This Secret Takeout Dinner Makes Social-Distanced Dining More Fun
Adventure Dinner in Windsor, Vermont, brings together diners in an unconventional way.
The seconds ticked by on a hot July day before my phone finally buzzed. A text with the secret location for curbside pickup: Windsor, VT. “We’ll be waiting in the Path of Life garden,” it read. “Enter the hemlock maze and a map to our location is hidden in the center!” The adventure dinner was on.
Once I walked through the maze, I found Sas Stewart, the bubbly owner-slash-hostess in a matching dress and mask surrounded by orchids, mason jars of cocktails, and a row of brown paper bags neatly marked, ready for pickup.
In the before times, this meeting place would have been the start of a secret, sold-out in-person dinner with 100 other people held once a month. During COVID-19, it’s become a choose-your-own adventure, with secret curbside pickup locations, staggered arrival times, and a private Zoom link. “From the time you sign up to when you’re finished with the meal, we’ve thought completely about the experience,” says Stewart. “This year made me realize that the most important things that we do aren't necessarily the food or drink, but providing these opportunities to gather and tell stories.”
The theme? Honoring the would-be start of the Tokyo Olympics. “There’s all these events we aren’t getting to celebrate because of COVID, so I wanted to make it a way to recreate it in our own community,” Stewart says. “I thought about how to do that surprise, that specialness, when we can’t do the ‘gather’ part in person.”
The theme, along with seasonality, drives the menu. In a three-course homage to Japanese cuisine with local ingredients, we sampled daikon radishes with goat cheese and bean paste, quick pickled summer vegetables, cold soba noodles with jammy fermented eggs, and sticky mochi cakes smothered in coffee-chocolate sauce and sesame seeds.
“The question of texture is one thing I love to play with,” Chef Lauren Gammon says. “I’m looking for fresh, summery things. [For the first course], I took these daikon radishes my friend gave me from his farm and shaved them very thin, adding goat cheese and fermented black bean paste inside to make a little crunchy ravioli.”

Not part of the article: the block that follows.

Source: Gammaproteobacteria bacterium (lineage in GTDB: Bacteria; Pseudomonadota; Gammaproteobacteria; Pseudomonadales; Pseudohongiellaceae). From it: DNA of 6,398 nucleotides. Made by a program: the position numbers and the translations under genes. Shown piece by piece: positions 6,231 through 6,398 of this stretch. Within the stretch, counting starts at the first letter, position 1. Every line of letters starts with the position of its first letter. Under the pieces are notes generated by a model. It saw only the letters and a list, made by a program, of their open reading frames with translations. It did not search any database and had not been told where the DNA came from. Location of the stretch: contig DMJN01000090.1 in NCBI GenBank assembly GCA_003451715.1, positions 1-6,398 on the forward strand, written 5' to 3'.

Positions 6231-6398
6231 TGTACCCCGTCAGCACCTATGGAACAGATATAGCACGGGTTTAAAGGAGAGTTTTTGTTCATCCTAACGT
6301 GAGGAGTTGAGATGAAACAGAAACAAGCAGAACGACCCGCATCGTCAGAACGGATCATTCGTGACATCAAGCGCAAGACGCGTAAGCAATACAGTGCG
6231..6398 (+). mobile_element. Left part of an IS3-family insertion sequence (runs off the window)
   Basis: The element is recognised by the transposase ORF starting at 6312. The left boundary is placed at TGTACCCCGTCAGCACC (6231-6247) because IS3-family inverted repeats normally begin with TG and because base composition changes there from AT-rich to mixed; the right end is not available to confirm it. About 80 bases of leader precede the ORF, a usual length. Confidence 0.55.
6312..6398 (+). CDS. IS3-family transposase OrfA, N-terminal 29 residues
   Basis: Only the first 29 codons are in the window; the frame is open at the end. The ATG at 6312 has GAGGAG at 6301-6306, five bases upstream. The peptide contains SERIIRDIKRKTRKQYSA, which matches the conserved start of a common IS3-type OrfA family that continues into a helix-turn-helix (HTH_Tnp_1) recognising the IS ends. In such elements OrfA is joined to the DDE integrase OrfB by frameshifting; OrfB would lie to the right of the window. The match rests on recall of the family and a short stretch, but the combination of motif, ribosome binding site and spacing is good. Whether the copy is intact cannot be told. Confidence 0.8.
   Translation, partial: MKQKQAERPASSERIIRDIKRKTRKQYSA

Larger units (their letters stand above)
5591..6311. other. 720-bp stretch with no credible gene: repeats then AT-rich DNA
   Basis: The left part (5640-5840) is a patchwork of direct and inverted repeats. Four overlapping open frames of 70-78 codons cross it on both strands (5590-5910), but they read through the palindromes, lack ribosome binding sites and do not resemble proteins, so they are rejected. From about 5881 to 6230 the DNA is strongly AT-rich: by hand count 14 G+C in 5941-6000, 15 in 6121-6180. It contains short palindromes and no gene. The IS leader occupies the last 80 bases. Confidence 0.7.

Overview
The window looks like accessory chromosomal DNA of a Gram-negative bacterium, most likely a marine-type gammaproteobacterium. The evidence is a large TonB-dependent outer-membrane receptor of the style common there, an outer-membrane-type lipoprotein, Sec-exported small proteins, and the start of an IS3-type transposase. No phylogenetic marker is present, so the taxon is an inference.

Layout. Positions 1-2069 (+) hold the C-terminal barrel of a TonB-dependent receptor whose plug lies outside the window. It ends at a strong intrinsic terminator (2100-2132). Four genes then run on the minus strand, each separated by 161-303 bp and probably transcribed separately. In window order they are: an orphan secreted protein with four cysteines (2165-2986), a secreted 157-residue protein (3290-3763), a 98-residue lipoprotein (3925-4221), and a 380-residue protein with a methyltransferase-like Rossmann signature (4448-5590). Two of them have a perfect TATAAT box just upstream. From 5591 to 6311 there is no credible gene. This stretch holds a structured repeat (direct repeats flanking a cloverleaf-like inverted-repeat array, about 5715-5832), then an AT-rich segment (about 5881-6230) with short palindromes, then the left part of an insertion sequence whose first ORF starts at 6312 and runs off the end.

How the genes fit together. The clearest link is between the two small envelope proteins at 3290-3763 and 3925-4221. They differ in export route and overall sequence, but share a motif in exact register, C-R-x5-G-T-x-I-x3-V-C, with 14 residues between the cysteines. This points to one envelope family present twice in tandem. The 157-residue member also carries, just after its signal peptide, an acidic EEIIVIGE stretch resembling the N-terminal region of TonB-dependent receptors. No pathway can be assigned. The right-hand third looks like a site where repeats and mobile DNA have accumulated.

Practicality is another element that requires creativity. “With takeout, you have to think about food in a completely different way,” says Gammon, who packaged up each portion of the meal into separate containers with specific instructions for storage. “It needs to be something that’s going to stand the test of time, so I wanted to incorporate smaller bites and stronger flavors.”
Each course comes paired with themed cocktails crafted by Stewart. “I guide the drinks to pair with those flavors,” she says. “In a cocktail pairing, you can look at the menu and pull it into the drink in a complementary way or a contrasting way. [For the dessert course], I used a cherry flavor as a complement and infused the bourbon with tahini, which then goes in the drink, which matches the mochi cake.”
Every course has one other special pairing: an Olympic-themed haiku. “I am one of the chefs that enjoys coming out of the kitchen and checking in with people about their meal,” says Gammon. “With masks and takeout, I really felt my soul was being squished into tiny white boxes, s
o the haikus made it more fun.”
In the 95-degree heat, my family decorated our own table and met a section of the dinner party via Zoom. There we conversed with couples dialing in from Burlington, White River Junction, and more — all looking for a little bit of adventure in quarantine.
“These are people I would have never met before,” says Julia Mench, a regular adventure dinner attendee. “It’s always a random grouping of people who are from all over the place, and it’s so interesting.”
For Stewart, that’s the best part. “People at dinners have found jobs, interns, friends, book clubs,” she laughs. “What’s really cool is that no matter who you are, you all bought a ticket to an event without having seen the location or the menu, so it’s a special type of person who attends.”
Stewart’s other themed dinners have celebrated everything from the State Fair to Beyonce’s “Lemonade.” “It’s always something that’s a surprise,” Mench says. “Even with a Zoom experience, it was just a blast. I loved that we could recreate this joyful experience in our home.”